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UPPER CA ADA TRACT SOCIETY
And they said among themselves, Who shall roll us away the stone from the door of the sepulchre 1 And when they looked, they saw that the stone was rolled away. S. MARK xvi. 3, 4. tHERE had been a public execution in the capital of Judea. Three men had suffered. Of two of them, their own account was that they had received the due reward of their deeds. 1 The third, exposed with an exquisite cruelty between companions in agony, though not in crime, was at once the victim of His own good ness, and of the malignity of an ossified faith. He died, but before He could be left quiet in His grave, one more insult was done. The religious leaders who had glutted their animosity on one whom they could neither corrupt nor silence, were by no means easy in their minds as to His Person and claims, and on the Roman governor s scornful permission to make this dead deceiver as safe in His grave as soldiers and seals could make Him, they sealed the stone and set a watch. What happened on the third day this Gospel tells us in language as unaffected as it is strange. With no thought of finding the tomb empty, and their only sorrow that there was so little left to do for one they loved so well, some women came early to the tomb with spices and ointments, to hear from an angel s voice, * He is risen, He is not here; behold the place where they laid Him. What next happened is exactly what we should have expected. Fear swallowed up joy ; surprise altogether took away the power of reflection. They went out quickly and fled from the sepulchre, for they trembled and were amazed. ow, on this account of the most stupendous event in history I wish to speak to-day, and from one aspect of it. It is, of course, quite needless to argue that the Resurrection of Christ, if sufficiently substantiated, is the formal verification of His religion. If Christ is raised, then all the other supernatural elements in our faith are covered and crowned by this one ; for it is a foolish pedantry to accept the greater, and to deny the less. If Christ be not raised, then the noblest ideal we have ever known, or can know, melts into a gloomy mirage ; and though for reason the difficulties that sur round the hypothesis of Jesus mouldering in His tomb are perhaps even more serious than those which declare Him to be risen, a still dead Jesus means that our nature is a riddle, our hope a despair, and our future an abyss.
My point now is that the facts of our religion which if super natural is historical are, when rightly appreciated, so many moral forces for the soul, incorporating ideas which give courage and glad269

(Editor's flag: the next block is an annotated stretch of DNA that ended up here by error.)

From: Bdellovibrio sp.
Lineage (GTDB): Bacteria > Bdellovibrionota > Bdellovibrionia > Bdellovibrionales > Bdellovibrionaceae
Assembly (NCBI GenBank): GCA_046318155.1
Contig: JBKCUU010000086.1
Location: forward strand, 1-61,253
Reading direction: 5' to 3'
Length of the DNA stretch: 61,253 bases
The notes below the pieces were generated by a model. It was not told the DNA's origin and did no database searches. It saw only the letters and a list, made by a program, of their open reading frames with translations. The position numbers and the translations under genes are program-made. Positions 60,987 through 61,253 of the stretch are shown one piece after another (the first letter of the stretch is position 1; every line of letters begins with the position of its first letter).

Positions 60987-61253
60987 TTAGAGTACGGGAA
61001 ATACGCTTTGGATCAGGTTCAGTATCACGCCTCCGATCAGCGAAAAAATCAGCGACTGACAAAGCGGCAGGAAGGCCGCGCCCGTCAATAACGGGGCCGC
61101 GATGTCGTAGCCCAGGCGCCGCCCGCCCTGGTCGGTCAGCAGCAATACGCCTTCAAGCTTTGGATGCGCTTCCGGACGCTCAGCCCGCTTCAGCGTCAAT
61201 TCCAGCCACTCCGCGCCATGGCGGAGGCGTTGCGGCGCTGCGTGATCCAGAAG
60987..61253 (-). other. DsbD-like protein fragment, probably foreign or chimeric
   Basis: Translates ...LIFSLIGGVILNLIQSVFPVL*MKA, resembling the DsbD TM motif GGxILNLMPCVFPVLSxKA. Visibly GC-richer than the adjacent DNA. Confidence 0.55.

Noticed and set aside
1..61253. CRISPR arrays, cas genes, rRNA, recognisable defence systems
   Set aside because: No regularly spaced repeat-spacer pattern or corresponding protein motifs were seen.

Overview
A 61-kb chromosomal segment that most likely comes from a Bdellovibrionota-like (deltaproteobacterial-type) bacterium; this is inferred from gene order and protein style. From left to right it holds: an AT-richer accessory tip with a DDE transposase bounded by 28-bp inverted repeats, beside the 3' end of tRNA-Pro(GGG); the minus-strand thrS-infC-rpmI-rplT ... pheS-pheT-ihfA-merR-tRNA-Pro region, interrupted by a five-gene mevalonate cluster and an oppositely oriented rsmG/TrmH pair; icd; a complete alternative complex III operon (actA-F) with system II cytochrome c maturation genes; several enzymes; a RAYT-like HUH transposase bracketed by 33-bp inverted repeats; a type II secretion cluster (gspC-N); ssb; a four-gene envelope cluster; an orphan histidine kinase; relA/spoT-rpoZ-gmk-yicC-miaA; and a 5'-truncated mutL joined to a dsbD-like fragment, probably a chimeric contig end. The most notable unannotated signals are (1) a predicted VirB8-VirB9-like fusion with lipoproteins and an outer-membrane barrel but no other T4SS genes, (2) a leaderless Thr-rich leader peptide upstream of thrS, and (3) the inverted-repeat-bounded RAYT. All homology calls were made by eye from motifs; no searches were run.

FIRST SU DAY AFTER EASTER ness, and containing principles which are at the root of conduct and life. Pre-eminent among them all is the event of the Resurrection, and I say faith in this event is the one and only force that adequately enables us to roll away the stones that encounter us in the struggles of life ; and that what S. Paul calls the * power of the Resurrection, is for all of us, not least for the young who have their great oppor tunities, and untold possibilities in front and unexhausted the mighty secret of a steady triumph over temptation, difficulty, and sorrow. I. And, first, the Resurrection is a power to heal conscience. o system of thought that does not admit the fact of sin, or attempt to explain its meaning, or assist us in becoming delivered from its dominion can hope to satisfy the needs of mankind. It is a very shallow philosophy that either blinks the fact of conscience, or flippantly denies its immense influence on life. Conscience has been not inaptly described as the meeting-place between God and the soul ; and in whatever language we define sin, it is the same in its essence and in its results man s missing his right aim in life, wandering from the direct path of goodness, a defiance to His Maker, a suicide to himself. Well, in all ages and countries the human heart has had two ques tions to ask about it, which we Christians are bold to say nothing but the Resurrection can completely answer. One is about pardon, and the other about righteousness. The one seeks peace with God, the other His image. And the Resurrection is the power for both. For it is a fact which does not stand alone. It looks back and it points forward. It implies the Cross, and it presumes the Ascension. He who rose from the grave, must first have died, to have been found there. Why did He die ? How did He die ? He died, as this same Gospel tells us, or as the Scriptures of those very priests who condemned him affirm, on the Cross, bearing our sins in His own Body on the tree. The chastisement of our peace was upon Him, and by His stripes we are healed." 1 For He who died between the two thieves was not only a Martyr, but a Sin-Bearer. So fully and